When Richmond hosted the UCI Road World Championships in 2015, fans came from far and near to cheer on cycling teams from around the globe. Crystal Trent, a special education teacher from Glen Allen, and her 14-year-old daughter, Emily (above), were among them. Inspired by Emily’s dad, who had been biking regularly, the teen was first on the bike several years ago, but mom Crystal soon joined her. The energy and passion that rolled into town with the UCI bike races inspired mother and daughter to take it up a notch.
Crystal and Emily were along the Richmond course with thousands of spectators, both local and international. For Emily, going to the Women’s Elite Road Circuit (and scoring a spot near the start/finish line) was a highlight. Crystal volunteered for the Women’s Junior Road Circuit event and says the experience was fascinating. “The riders moved so fast, even around the corners, and I could even hear the sound of whirring wheels as the cyclists zoomed past. Not to mention how quickly they can change a tire, or even switch bikes.”
Crystal and Emily also attended the opening ceremonies on Brown’s Island, where Governor McAuliffe and other notable dignitaries addressed more than 12,000 cycling fans. “It felt like a mini-Olympics opening ceremony. And we also saw a medal ceremony for the Women’s Team Time Trial at FanFest,” says Crystal, adding that it was enthralling to watch winners ride their bikes through the Richmond Convention Center on their way to the podium.
There’s no doubt that the nine days of UCI racing was an exciting time, as our community pulled together to volunteer, host cycling teams, and show the world the best version of Richmond. For families like mine, rookies to cycling, there was new nomenclature to master such as gradient, peloton, and drafting. We uttered a collective gasp when cyclists went down, and encouraged them as they continued their ride. From Church Hill to Mechanicsville, we cheered on cycling teams practicing on our newly paved roadways. While running errands or driving to soccer practice, we talked about different countries as we identified team colors and nations with our kids. If you were lucky enough to see a team stopped at a traffic light, perhaps a cyclist gave an appreciative smile and a wave back.
In addition to the pro race, Crystal and Emily said another popular biking event has helped lay the groundwork for their biking enthusiasm. The Anthem Moonlight Ride, presented annually by Sports Backers, is a family-friendly event in Richmond for all ages and abilities. Emily says there are challenging parts of the course (it’s the rider’s choice of eight or fifteen miles through Richmond’s blocked-off streets at night), but she says those challenges helped her and her mom improve their skills from one year to the next while having fun. Says Crystal, “It’s like a big family party on bikes.” Emily adds, “It’s awesome! Everyone decorates their bikes with glow sticks and lights.”
Through the fun and hard work of riding bikes around Richmond, Crystal and Emily have gradually improved their fitness and stamina. Emily says that on an average ride, she bikes at about thirteen miles per hour according to her bike computer, but on a race day, she can push herself up a few ticks depending on course conditions. When the eighth-grader bikes with her father, there is a particularly large incline on their regular route. “I call it ‘my hill’ because it took me several rides to get all the way up the hill.” Emily explained, “When I finally did it, I was so excited, because when I coasted down, I went thirty [miles per hour]. It was the fastest I have ever been on the bike. After you pedal up, on the way down, you are just there for the ride.”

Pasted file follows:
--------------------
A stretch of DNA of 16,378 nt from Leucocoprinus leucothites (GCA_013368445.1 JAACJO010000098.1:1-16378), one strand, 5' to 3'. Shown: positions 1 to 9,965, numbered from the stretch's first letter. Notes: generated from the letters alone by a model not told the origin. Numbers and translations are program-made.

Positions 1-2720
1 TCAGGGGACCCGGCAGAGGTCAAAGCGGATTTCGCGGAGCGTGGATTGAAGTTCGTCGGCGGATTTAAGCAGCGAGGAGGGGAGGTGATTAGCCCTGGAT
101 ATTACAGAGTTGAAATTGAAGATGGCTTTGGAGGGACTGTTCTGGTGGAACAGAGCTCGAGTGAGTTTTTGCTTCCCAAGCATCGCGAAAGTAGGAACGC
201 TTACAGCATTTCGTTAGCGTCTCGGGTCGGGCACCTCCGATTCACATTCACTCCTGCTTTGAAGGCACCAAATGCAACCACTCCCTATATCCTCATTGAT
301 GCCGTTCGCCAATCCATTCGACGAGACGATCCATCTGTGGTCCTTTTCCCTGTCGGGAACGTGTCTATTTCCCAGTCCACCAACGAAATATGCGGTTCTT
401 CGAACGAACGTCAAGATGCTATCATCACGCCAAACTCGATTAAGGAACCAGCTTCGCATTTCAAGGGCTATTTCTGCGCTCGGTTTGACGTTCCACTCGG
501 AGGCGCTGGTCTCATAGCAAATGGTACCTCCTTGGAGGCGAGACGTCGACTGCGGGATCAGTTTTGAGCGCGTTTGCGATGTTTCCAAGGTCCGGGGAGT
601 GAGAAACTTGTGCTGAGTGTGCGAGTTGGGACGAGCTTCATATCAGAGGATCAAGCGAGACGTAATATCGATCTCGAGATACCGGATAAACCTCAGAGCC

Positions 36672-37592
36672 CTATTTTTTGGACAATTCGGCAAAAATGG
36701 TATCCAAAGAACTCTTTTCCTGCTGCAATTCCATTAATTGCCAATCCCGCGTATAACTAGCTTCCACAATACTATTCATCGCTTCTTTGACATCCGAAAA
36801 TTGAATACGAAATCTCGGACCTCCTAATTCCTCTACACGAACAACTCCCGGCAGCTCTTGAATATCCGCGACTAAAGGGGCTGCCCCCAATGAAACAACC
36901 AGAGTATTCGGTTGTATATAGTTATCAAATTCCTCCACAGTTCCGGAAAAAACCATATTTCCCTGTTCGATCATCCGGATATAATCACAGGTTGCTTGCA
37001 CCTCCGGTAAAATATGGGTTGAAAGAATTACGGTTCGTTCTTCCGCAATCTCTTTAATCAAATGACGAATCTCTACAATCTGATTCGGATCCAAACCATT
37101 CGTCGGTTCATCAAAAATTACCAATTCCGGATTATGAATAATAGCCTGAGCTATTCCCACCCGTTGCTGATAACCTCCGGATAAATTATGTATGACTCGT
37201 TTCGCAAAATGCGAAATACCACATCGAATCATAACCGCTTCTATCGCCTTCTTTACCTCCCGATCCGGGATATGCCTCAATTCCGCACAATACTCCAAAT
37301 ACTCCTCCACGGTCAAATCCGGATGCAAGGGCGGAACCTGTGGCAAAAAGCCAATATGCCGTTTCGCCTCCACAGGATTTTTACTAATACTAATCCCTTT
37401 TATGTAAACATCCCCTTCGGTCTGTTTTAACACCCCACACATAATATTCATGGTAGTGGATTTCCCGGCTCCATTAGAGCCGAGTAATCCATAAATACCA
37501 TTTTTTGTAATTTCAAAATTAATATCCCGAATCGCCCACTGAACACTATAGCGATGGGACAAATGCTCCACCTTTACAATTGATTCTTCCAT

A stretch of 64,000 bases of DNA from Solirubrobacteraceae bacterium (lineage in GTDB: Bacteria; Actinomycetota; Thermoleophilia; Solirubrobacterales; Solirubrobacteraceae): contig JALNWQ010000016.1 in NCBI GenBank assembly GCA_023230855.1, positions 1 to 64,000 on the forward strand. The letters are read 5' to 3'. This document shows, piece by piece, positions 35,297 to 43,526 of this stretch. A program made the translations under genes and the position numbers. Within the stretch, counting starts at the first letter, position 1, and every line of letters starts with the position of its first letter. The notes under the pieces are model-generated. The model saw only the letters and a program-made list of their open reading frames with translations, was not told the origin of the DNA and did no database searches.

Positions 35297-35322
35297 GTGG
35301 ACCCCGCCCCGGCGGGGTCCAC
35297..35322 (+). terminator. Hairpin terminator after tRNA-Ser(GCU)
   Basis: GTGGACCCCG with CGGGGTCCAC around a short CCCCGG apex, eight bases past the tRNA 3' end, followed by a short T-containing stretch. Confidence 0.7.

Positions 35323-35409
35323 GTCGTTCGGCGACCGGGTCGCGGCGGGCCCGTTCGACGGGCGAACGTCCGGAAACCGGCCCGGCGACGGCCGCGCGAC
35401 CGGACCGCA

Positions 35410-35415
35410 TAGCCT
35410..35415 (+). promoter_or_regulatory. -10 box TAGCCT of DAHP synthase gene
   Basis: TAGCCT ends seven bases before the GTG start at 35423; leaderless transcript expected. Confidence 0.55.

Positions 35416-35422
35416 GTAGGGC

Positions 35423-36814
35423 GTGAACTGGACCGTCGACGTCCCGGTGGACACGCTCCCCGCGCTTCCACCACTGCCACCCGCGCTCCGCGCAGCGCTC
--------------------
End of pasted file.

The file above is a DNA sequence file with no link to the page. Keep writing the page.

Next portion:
With a smile, the teen also recounts a ride when her tire went flat. Fortunately, someone stopped to help. Crystal adds, “Wherever you are, everyone is very helpful. The biking circle is a very tight-knit community.” These days, the mother-and-daughter duo has a hand pump on board at all times and they know how to change a flat. Reflecting on her bike experience in general, Emily says she treasures the peace and quiet of biking and the opportunity it allows for quality family time with both her mom and her dad, who co-parent from different households.
For Emily, Crystal, and my family, too, the excitement and impact of UCI cycling has remained in Richmond long after the course has been dismantled. While avid bicyclists have “conquered the cobbles” on renowned Libby Hill, I’ve seen a significant increase in bike traffic in our hilly neighborhood – from people who are decked out in racing gear, to families just starting out, or novices back on bikes, perhaps for the first time since their own childhoods. I still smile thinking about my sons, ten and eight, conducting their own time trials, flying down the steep terrain at a local park, and holding up both hands as they crossed the finish line, simulating the finish line at UCI in September.
Although biking may be a new venture for many of us, for some Richmonders, it is a long-established practice. Edward Mollen, MD, doesn’t consider himself a cyclist, although he bikes almost daily. Dr. Mollen says that’s just the way he travels. “I have an old car and only put about 3,000 miles per year on it. When we go on trips, my wife drives, and I read a book. She enjoys driving. I don’t.”